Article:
Companies who’ve been through a merger or acquisition know that pulling together all that new information, assess its value, and integrate it into daily operations can be an overwhelming challenge. Equally, a divestiture requires a clear understanding of what information assets to transfer, keep, duplicate, or destroy.
Handling records and information the right way stands alongside managing human resources, transforming business processes, and making decisions about intellectual property, physical assets, and real estate. Access Sciences can help early in the process by assessing and documenting affected information and by developing a strategy to manage it. Later, we can help carry out the information transition, through knowledge management, content and data ingestion, intellectual property protection, system integration, application decommissioning, information governance, and change management.
Our experts provide information-related support to the due diligence process.
We analyze content as the basis for migration and classification of information into the acquiring or merged organization’s systems.
Our expertise and tools drive large scale content migrations into the acquiring or merged organization’s systems.
Our professionals ingest, image, and classify content, freeing organizations to focus on their core business.
Our teams assist organizations in dealing with organizational change and preparing employees for their roles in the new organization.
Our specialists leverage off-the-shelf functionality, and develop custom application interfaces, to create sustainable integrations.
We help organizations remove systems, applications, and databases from service, while retaining access to their data for transition into the acquiring or merged organization’s systems.
We assist organizations in retaining institutional knowledge assets before, during, and after a transaction.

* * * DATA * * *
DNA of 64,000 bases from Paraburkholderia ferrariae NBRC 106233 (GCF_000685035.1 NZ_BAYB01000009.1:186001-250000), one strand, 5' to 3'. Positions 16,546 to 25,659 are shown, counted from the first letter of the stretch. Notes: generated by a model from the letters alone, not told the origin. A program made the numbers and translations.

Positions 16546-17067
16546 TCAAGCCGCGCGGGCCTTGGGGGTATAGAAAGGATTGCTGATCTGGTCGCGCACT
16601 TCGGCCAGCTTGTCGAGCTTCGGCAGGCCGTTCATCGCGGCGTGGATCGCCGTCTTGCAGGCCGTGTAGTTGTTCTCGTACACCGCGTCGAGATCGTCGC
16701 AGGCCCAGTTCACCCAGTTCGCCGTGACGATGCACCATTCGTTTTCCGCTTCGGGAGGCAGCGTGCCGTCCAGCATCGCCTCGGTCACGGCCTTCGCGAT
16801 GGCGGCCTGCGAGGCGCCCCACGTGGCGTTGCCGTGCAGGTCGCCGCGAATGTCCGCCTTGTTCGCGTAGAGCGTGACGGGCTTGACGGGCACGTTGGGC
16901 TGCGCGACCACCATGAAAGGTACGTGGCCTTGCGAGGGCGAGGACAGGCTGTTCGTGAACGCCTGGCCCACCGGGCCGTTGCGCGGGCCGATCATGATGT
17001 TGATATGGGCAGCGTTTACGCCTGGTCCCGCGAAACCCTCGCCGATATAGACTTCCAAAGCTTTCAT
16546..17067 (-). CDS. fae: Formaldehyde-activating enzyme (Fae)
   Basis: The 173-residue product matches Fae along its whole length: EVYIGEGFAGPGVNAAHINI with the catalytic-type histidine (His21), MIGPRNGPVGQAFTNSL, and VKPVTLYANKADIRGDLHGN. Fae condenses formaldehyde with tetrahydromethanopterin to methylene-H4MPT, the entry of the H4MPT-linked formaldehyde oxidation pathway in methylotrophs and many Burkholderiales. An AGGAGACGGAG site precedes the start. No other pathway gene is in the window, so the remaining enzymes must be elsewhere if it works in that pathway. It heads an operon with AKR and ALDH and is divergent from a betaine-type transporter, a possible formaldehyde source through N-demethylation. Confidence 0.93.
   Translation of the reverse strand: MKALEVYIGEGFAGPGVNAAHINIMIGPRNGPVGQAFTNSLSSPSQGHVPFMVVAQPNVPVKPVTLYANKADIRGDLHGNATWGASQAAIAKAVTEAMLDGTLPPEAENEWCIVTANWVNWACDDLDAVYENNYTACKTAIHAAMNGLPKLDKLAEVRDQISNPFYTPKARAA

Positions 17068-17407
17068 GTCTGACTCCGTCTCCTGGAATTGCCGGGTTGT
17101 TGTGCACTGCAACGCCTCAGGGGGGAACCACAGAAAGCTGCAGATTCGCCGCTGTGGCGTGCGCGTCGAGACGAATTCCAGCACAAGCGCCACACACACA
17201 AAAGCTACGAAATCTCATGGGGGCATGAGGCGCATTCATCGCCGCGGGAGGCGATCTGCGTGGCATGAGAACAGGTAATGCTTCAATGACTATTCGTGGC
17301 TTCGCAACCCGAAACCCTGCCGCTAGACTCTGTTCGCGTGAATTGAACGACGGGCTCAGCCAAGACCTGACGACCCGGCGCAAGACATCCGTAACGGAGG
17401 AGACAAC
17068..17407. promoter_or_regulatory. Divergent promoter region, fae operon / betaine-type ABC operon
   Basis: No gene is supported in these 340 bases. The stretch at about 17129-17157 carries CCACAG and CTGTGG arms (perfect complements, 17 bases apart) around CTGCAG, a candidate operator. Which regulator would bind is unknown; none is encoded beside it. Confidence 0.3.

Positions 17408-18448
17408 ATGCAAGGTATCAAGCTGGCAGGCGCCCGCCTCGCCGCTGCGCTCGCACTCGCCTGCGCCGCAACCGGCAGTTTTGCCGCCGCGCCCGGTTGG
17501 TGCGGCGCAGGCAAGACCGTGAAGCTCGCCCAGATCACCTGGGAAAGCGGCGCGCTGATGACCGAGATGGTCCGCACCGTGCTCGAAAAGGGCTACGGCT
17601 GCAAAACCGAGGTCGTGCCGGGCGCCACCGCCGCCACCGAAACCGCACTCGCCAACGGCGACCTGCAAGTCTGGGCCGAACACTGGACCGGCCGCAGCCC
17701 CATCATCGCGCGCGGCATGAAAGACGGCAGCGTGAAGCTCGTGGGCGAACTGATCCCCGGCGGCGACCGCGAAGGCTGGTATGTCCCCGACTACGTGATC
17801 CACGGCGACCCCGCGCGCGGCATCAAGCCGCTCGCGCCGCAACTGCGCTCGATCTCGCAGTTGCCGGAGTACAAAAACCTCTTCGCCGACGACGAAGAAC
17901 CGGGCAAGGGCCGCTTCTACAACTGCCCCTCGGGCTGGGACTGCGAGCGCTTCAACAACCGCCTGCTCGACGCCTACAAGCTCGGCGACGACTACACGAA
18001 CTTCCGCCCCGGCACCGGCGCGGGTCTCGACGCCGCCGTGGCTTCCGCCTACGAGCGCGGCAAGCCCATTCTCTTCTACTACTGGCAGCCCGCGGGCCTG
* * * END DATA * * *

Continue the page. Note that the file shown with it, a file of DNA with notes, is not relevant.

At the very earliest stages, when the transaction is being assessed and planned, Information Management must have a seat at the table. Early consideration must be given to which information, systems, and people are going to be impacted, and the impact of legal holds or tax holds to the due diligence process.
During the spin-off of their midstream and downstream operations, the world’s fifth largest integrated oil company faced a very real challenge – how to determine which records to keep, which to share, and which to transfer to the new organization? Each of the companies would be expected to operate independently from the date of the spin-off, changing dynamics literally overnight.
Organizations sell assets for a variety of reasons: to achieve operational synergies, fund other initiatives, narrow their business focus, and many others. Regardless of motivation, once the parties show mutual interest and decide to negotiate, divestitures typically take a well defined path that can be divided into two sequential activities, which we will refer to as the negotiation and transition / close phases.
A publicly-traded company with operations in 13 states has grown rapidly in recent years. Along with this growth and financial prosperity came the realization that responsibly managing the company’s information is complicated. This complexity is compounded by the fact that much of their growth has come through acquisition, and no two companies manage their information in the same way.
Amelia is a Consulting Manager with extensive experience in records and information management. Her professional experience has spanned both the consulting services and managed services practices at Access Sciences. She has worked with clients to manage high-volume record relocation projects, information sharing and division during divestitures, retention schedule development, and information governance program development.